By Richard Vedder
An interesting paper was given at the Allied Social Sciences meetings in Atlanta the other day, authored by good scholars (e.g., Caroline Hoxby) and even a college president (Catherine Hill of Vassar). The study looked at the socioeconomic composition of students at a group of elite universities including the Ivy League, several top liberal arts colleges, and a few others.
There was a lot of public relations fanfare a few years ago on how these top schools are reaching out more to low income students. Below some threshold income, say $60,000 a year, many of these schools have become tuition free. Instead of forcing low income students to borrow a lot, the schools are giving more grants.
Thus the criticism that these schools reach out mainly to the rich is receding --right? Not really, if I interpret the results of the study correctly. To be sure, the proportion of students from the lowest quintile (20 percent) of the income distribution has grown --but only very modestly (e.g., from 10 to 11 percent) of the student body. However, the proportion from the top quintile of the distribution has also grown --even more (fewer kids come from the middle income groups).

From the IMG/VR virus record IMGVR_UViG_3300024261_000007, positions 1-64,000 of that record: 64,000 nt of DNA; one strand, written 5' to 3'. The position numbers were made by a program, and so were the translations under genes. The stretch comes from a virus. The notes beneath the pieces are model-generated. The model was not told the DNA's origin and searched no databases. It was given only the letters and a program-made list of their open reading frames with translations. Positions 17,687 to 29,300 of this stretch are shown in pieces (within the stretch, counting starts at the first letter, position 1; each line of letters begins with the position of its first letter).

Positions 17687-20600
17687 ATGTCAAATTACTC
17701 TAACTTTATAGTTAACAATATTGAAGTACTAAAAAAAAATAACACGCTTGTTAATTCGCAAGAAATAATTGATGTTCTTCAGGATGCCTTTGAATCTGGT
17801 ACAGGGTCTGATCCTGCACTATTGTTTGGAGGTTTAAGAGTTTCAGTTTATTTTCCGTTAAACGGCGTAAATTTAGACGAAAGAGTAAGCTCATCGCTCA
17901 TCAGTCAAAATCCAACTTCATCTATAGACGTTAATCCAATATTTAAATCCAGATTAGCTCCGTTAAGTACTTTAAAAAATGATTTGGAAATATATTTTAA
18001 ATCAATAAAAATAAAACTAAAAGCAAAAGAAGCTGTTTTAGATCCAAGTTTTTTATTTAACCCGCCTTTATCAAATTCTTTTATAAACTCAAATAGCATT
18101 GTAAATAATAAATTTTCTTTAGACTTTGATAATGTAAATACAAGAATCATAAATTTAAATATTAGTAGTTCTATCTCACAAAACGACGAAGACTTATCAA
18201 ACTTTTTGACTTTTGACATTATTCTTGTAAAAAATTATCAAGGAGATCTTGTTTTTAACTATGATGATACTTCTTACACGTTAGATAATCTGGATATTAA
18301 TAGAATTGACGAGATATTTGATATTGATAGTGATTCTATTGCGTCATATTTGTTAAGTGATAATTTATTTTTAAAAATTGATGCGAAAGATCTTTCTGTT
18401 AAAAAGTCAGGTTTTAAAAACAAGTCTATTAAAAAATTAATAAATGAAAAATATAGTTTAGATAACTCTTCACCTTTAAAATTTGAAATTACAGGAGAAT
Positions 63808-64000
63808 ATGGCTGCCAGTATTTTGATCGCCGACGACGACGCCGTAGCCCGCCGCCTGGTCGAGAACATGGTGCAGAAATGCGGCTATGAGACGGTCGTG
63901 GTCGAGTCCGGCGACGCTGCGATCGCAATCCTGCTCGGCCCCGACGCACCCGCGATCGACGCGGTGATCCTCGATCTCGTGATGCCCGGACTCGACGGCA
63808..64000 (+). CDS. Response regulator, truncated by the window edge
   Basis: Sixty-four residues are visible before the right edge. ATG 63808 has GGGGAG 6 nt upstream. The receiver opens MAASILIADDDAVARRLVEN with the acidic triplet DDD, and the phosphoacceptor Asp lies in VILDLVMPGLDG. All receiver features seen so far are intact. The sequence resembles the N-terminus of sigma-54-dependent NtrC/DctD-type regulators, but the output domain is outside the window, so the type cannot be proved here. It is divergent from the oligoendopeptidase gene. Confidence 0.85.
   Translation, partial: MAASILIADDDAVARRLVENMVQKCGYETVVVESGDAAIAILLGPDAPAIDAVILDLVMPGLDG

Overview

Why is this happening? First, some of the well known financial initiatives of the elite schools are really NOT aimed at helping the "poor." Harvard's policies of charging students tuition at 10 percent of income applies to students from families with incomes of up to $180,000 a year --relatively high income, in the top quintile. My guess is that the pool of eligible kids from families with incomes of, say, $150,000 to $180,000 a year is bigger than that of the $60,000 to $80,000 range, because higher income kids are more likely to have parental encouragement, good suburban high school backgrounds with lots of AP courses, etc. Thus the top schools still remain bastions for kids from mostly prosperous families.
If I may be heretical for a moment, is that necessarily bad? The American Dream/egalitarian ideal would suggest relatively lower income students should not be kept from the elite schools for financial reasons. The American Meritocratic ideal, which made our nation rich and powerful, says however that the best and the brightest, rich or poor, should enter these schools. My guess is that is more or less happening. I will and do criticize these schools on a lot of things, but I cannot say that they are truly keeping poor kids out for economic reasons.